Revisions to various sections of the UFTA made by the act create a consistent and clear “preponderance of the evidence” standard of proof, regardless of the section of the statute under which the transaction is sought to be voided, including transactions made with intent to hinder, delay or defraud creditors. Similarly, other sections of the act make the same preponderance of the evidence standard applicable to proof of defenses to the avoidance of the transaction. The proposed changes in the act generally also make it clear that the party seeking to avoid the transfer has the burden of proof of voidability of the transaction, subject to the insolvency presumption, and the party defending against the voidability has the burden of proving its defenses. The creditor seeking to avoid a transfer also has the burden of proving the value of the asset transferred as of the time of the transfer under subsection (c).
Other Important Changes
The act includes several other small but significant changes, three of which may be of particular interest to commercial creditors.
Defenses: Value to the Debtor
Section 8 of the act sets forth defenses to the avoidance of a voidable transfer. Section 8(a) provides a defense to a section 4(a)(1) transfer made with intent to hinder, delay or defraud creditors where the transferee took the transfer in good faith and gave value “to the debtor.” The act adds the language “to the debtor” to confirm that the debtor, rather than a third party, must be the recipient of the value given by the transferee to protect the transfer from avoidance under section 4(a)(1).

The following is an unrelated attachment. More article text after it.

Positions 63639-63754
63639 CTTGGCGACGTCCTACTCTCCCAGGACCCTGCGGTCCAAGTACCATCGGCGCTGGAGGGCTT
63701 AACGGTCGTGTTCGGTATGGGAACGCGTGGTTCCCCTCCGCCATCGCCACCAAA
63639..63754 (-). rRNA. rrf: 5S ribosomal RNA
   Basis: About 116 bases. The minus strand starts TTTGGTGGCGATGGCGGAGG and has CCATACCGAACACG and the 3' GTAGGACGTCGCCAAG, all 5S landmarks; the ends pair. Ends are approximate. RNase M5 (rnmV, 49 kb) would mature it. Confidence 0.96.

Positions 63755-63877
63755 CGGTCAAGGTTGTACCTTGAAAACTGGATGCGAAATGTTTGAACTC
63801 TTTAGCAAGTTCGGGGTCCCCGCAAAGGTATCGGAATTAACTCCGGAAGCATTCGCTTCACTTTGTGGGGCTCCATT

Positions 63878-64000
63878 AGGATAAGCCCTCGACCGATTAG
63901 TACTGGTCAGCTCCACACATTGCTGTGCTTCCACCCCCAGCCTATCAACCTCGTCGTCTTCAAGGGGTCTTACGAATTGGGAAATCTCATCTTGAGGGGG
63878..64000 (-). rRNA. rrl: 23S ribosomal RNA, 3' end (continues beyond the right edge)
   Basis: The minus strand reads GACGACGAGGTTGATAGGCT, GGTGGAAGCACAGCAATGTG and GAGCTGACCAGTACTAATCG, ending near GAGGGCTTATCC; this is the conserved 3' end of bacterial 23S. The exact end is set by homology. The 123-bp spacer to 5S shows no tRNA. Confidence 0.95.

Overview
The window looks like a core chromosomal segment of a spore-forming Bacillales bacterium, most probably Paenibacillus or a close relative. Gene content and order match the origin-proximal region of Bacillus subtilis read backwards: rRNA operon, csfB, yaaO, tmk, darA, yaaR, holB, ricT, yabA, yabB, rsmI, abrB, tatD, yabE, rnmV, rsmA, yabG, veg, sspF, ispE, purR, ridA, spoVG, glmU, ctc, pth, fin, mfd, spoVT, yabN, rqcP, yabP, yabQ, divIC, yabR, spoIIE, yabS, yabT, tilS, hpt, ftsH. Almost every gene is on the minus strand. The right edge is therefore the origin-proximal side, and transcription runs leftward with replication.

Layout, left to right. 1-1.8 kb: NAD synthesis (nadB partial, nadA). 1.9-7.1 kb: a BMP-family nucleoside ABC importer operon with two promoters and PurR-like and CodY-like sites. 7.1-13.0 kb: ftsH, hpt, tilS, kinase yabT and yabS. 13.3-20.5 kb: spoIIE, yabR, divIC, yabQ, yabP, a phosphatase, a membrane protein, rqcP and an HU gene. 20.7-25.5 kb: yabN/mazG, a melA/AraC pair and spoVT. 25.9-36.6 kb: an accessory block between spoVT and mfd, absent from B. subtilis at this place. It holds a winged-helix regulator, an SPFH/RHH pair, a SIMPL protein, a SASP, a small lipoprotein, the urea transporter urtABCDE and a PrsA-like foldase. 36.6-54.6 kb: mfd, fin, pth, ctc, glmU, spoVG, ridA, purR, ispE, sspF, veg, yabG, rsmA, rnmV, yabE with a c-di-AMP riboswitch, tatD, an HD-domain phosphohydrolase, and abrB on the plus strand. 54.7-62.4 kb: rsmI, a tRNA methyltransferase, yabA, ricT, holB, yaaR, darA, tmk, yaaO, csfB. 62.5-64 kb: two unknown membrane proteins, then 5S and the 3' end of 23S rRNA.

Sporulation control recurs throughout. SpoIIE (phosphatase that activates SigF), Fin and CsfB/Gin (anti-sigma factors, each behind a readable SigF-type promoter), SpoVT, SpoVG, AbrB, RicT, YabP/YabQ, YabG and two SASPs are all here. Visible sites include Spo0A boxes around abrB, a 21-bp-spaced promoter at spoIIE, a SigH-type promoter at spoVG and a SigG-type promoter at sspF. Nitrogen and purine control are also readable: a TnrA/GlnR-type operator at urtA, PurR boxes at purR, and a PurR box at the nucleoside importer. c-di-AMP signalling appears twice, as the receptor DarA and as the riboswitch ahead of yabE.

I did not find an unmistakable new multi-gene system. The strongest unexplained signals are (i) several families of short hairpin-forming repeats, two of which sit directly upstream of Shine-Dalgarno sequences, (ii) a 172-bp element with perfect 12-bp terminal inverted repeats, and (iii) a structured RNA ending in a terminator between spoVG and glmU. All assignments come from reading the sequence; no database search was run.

Strict Foreclosure Not Exempted
Section 8(e) of the act provides a defense to avoidance of a transfer under section 4(a)(2) or section 5 — formerly referred to as “constructive fraudulent” transfers — when the transfer results from enforcement of a security interest under UCC article 9. The act, however, amends the defense in Section 8(e) to carve out from its scope “acceptance of collateral in full or partial satisfaction of the obligation it secures” which is sometimes referred to as “strict foreclosure.” Official comment 5 to section 8 explains the reason strict foreclosures should not be exempted from avoidance is “because compliance with the rules of article 9 relating to strict foreclosure may not sufficiently protect the interests of the debtor’s other creditors if the debtor does not act to protect equity the debtor may have in the asset.”
Partnerships Treated as Other Persons in Insolvency Test
Section 2(c) of the UFTA included special provisions defining insolvency with respect to partnerships. The ULC finds “there is no good reason to define ‘insolvency’ differently for a partnership debtor than for a non-partnership debtor whose debts are guaranteed by contract” and eliminated the special definition of insolvency for partnerships. Instead, insolvency with respect to a partnership is governed by the same insolvency definition applicable to all other persons under the act.3
The ULC web site has a legislative tracking section listing the states that have proposed legislation based on the act, including information regarding the bill number, the name of the bill’s sponsor, and its status. The six states that have introduced but not yet passed legislation based on the act include California, Colorado, Indiana, Massachusetts, Nevada and North Carolina. This list should increase as more states begin to introduce legislation to revise this important statutory scheme.
1. See e.g. 11 U.S.C. section 548(c).
2. The insolvency standard has also been clarified so that debts that are subject to a bona fide dispute are not considered in determining whether the debtor is not generally paying its debts as they come due, similar to the clarification made under the Bankruptcy Code regarding a similar standard in involuntary bankruptcy cases.
3. 3 See Section 2(a) of the act.